Agriculture remains a priority in the Agenda for Prosperity, and FAO’s contribution is still expected. Under the agriculture sector, the Ministry of Agriculture, Forestry and Food Security is leading other key ministries in the formulation of the Inclusive and Comprehensive Agriculture Development Programme (ICADEP), a successor programme to the Smallholder Commercialization Programme (SCP). The goal is to create decent employment, increased and diversified incomes for rural and fisheries population.
The ICADEP will promote pro-poor agricultural growth and food security through better governance and private sector development in agriculture and fisheries. FAO is actively involved in the formulation process and will be a key partner in the implementation of the ICADEP. All the priority areas under ICADEP are relevant and in line with FAO’s mandate in the country.
Agriculture (including forestry and fisheries) is the mainstay of the Sierra Leonean economy employing over 60 percent of the labor force mostly at the subsistence level. Rice and cassava are staple foods of the country, while cocoa, coffee, oil palm, and cashew nuts are the major cash crops.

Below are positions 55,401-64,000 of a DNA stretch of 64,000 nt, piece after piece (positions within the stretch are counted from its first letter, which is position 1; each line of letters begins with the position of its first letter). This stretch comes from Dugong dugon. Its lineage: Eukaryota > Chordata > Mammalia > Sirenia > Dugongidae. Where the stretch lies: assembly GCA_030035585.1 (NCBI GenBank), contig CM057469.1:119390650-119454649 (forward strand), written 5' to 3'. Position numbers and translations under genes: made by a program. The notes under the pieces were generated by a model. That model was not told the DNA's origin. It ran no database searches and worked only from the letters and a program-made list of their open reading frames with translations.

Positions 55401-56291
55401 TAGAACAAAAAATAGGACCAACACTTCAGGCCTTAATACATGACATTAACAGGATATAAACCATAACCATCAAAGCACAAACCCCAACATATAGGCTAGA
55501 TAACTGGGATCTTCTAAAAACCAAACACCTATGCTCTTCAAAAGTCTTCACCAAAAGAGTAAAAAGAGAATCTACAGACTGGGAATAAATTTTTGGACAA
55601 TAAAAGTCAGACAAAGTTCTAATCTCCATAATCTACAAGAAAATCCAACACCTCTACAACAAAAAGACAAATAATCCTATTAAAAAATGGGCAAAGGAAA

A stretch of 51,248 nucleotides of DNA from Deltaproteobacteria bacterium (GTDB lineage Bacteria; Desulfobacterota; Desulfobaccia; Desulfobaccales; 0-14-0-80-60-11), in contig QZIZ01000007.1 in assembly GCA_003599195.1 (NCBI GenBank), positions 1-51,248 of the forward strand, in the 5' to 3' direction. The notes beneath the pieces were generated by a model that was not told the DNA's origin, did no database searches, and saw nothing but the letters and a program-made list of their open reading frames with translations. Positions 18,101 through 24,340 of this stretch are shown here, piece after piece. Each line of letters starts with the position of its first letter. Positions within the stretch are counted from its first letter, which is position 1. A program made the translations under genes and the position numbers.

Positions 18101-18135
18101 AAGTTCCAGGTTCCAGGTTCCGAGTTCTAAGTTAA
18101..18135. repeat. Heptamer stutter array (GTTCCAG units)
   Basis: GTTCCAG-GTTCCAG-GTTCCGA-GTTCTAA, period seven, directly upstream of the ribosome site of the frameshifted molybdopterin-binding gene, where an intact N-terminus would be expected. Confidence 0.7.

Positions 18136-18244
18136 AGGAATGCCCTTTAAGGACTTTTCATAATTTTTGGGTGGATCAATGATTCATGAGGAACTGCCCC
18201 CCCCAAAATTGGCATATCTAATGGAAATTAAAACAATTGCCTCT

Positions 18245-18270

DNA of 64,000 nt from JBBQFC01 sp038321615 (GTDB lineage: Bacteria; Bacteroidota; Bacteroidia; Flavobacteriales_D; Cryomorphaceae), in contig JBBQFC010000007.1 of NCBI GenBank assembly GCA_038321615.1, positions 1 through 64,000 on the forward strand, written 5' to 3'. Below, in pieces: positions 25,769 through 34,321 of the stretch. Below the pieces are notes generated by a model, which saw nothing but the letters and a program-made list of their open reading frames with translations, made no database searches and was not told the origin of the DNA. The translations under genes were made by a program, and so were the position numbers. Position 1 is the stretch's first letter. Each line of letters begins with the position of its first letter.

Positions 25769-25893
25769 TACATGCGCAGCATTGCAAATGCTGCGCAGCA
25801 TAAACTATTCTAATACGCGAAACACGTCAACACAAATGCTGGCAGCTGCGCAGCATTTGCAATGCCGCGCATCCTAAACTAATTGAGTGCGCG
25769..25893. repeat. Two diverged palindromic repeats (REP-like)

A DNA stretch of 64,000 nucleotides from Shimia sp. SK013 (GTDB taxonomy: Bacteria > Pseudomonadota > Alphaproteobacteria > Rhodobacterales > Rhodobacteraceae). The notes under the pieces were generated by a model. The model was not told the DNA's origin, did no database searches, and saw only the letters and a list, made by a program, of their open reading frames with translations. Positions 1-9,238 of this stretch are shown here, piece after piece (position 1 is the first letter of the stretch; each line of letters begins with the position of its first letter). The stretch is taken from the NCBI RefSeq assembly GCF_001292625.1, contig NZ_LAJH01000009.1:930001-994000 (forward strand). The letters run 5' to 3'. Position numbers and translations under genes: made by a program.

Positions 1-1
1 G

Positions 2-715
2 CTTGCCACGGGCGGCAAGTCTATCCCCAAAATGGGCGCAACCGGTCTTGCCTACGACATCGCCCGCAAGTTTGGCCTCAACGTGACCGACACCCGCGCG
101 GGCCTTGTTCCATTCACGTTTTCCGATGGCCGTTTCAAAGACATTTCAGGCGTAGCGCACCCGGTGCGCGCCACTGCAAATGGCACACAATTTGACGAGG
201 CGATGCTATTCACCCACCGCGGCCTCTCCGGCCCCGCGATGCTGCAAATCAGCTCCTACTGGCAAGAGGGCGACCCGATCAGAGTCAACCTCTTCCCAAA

Sierra Leone is located in West Africa, bordered by the Atlantic Ocean in the west, Guinea in the north and northeast and Liberia in the east and southeast, and covers a land area of 71 740 Km. The country’s population is estimated at above seven million (2015) with 42 percent changes from 2004 (4,976,871).
About 65 % of the population are estimated to live in rural areas. Sierra Leone’s land area amounts to 7.22 million ha and about 5.4 million ha, or 74 percent of the total land area, is considered suitable for cultivation, although almost 80% of farmers cultivate less than 10% of that land (this could be attributed to many factors, e.g. poor governance of land tenure).
It is estimated that agriculture is providing employment for around 65% of the country’s labour force and about 75 percent of the population (with women as the predominant labour force). The national policy framework has changed from the Agenda for Change (2009 – 2013) to new country strategy paper, the “Agenda for Prosperity” (2013-2018). Under this agenda, Sierra Leone’s government seeks to build a stable economy, founded on private sector-led growth, and diversified across several competitive sectors, with the longer term goal of being a middle income country by 2030.